ELEVEN - Feet on the Street

However, building a business philosophy was not enough. Welch had to COMMUNICATE HIS IDEAS and make sure that employees were listening to arid adopting those ideas. He did not believe in videotaped presentations to thousands of employees. He preferred in‑person visits to GE installations across the United States and around the world. He spoke constantly before GE audiences. To make sure that he was spending enough time getting his message across, Welch refused most media interviews, rarely appeared on television, and never joined the boards of other companies. The most important means by which he communicated his business philosophy was in his annual letter to shareholders.

It was through these letters that GE personnel read, for the first time, about concepts such as

- 'Number 1, Number 2,"

- "boundaryiessness,

- "speed, simplicity, and selfconfidence,"

- and "unleashing the brains and energy of employees."



Unleashing the brains and energy of GE employees became one of Welch's most serious challenges in the late 1980s and early 1990s. It stemmed from his desire to get the maximum productivity from his employee force. It took Welch some time before he realized that all the downsizing and restructuring that he had put GE through had taken a toll on the employees who remained. They were unsettled and in need of some nurturing from above. Relieved to survive the cuts, they still believed that they faced perilous futures as they confronted new plants, new bosses, and new jobs. Were their jobs truly safe now? They doubted it‑not with Jack Welch in charge.

Welch came to the conclusion that his employees needed to be empowered, and not because he felt sympathy for their unsettled feelings. He understood that he had to provide new motivation to employees to work harder. The secret was giving workers a feeling that they were "owners" of the business, not simply forgotten cogs in a faceless machine.



Welch came up with the solution: a company‑wide program he initiated and called "Work Out," It was an effort that aimed at capturing whatever good ideas employees had for improving the company's operations and implementing those

ideas. Over the next few years, every GE employee attended a Work Out session, where he or she was encouraged to propose ways to improve GE's operations. The head of the business unit where a Work Out session was occurring was required to appear in front of the group and decide on the spot to implement a select set of proposals. The program worked wonders. It got GE employees involved in the company's problems and challenges, and it forced everyone to look at the company's operations from top to bottom on a continuing basis.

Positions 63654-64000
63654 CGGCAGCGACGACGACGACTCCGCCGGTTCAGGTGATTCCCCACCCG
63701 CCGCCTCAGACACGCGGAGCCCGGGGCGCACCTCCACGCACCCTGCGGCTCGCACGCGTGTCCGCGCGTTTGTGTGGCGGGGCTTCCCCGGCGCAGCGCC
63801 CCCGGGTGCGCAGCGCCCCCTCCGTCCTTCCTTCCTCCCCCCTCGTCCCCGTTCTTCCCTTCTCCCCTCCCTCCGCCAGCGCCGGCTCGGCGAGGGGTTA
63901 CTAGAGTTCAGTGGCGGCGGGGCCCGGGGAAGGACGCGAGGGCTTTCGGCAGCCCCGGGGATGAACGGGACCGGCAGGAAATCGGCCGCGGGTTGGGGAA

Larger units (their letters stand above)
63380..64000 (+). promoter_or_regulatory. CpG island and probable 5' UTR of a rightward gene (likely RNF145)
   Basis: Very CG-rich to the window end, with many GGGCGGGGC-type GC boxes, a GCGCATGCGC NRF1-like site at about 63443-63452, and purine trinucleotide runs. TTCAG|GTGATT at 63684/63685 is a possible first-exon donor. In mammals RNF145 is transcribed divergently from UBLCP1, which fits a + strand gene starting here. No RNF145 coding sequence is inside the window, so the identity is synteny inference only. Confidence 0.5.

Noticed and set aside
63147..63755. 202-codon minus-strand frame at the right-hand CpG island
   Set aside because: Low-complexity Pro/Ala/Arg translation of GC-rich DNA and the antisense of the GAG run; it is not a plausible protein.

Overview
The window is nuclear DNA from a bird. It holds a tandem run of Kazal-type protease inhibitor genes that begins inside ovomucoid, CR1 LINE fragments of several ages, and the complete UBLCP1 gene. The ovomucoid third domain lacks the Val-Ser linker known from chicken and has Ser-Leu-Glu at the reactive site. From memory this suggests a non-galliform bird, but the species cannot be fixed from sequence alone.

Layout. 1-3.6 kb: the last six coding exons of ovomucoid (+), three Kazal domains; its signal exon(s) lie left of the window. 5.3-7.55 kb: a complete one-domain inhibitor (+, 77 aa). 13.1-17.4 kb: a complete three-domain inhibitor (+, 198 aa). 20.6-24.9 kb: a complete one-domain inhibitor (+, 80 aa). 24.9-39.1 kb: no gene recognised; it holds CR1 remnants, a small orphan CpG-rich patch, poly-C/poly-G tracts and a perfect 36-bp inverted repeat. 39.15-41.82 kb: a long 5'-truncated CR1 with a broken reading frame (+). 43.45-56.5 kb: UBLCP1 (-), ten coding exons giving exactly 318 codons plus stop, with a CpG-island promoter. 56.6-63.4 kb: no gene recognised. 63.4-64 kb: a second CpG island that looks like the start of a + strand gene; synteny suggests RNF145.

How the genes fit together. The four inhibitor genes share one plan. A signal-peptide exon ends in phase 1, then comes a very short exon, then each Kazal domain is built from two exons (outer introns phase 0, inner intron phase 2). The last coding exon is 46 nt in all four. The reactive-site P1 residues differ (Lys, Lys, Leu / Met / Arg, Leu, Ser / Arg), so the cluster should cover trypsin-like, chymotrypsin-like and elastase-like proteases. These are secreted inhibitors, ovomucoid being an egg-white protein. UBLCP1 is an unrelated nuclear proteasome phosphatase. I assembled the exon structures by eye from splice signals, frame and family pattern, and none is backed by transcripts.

Another anchor of Welch's business philosophy was to AVOID FOCUSING TOO MUCH ON ACCOMPLISHMENTS. To be sure, he encouraged colleagues to celebrate the attaining of financial goals‑usually by going out and buying pizza for everyone (he did not believe in wasting money, either!). But on the whole, Welch had little love for milestones because he had little love for the past. He constantly put down the past as irrelevant to what he was doing‑at that moment! He could not change it. He was, of course, proud of what GE had achieved during his time at the helm, but he preferred discussing the present and the future. He believed firmly there was nothing he could do to change the past, so the most he would do was to thank everyone for having a great year and then get on to talking about the future.



His strategy of "stretch," another anchor of the Welch philosophy, was clearly designed to make the company more competitive. This strategy aimed at getting the best out of his employees. Always willing and eager to reinvent himself and his company, always trying to convert change into an opportunity, always on the prowl for what should be the next corporate‑wide initiative at GE, Welch simply did not sit still. He did not allow complacency. He wanted managers to "stretch" their financial goals and try to beat their budget objectives.

The first aspect of the stretch philosophy was to figure out performance targets that were achievable, reasonable, and within the company's capabilities. The key second aspect involved setting those sights higher‑far higher‑toward goals that seemed beyond reach, requiring superhuman effort to achieve.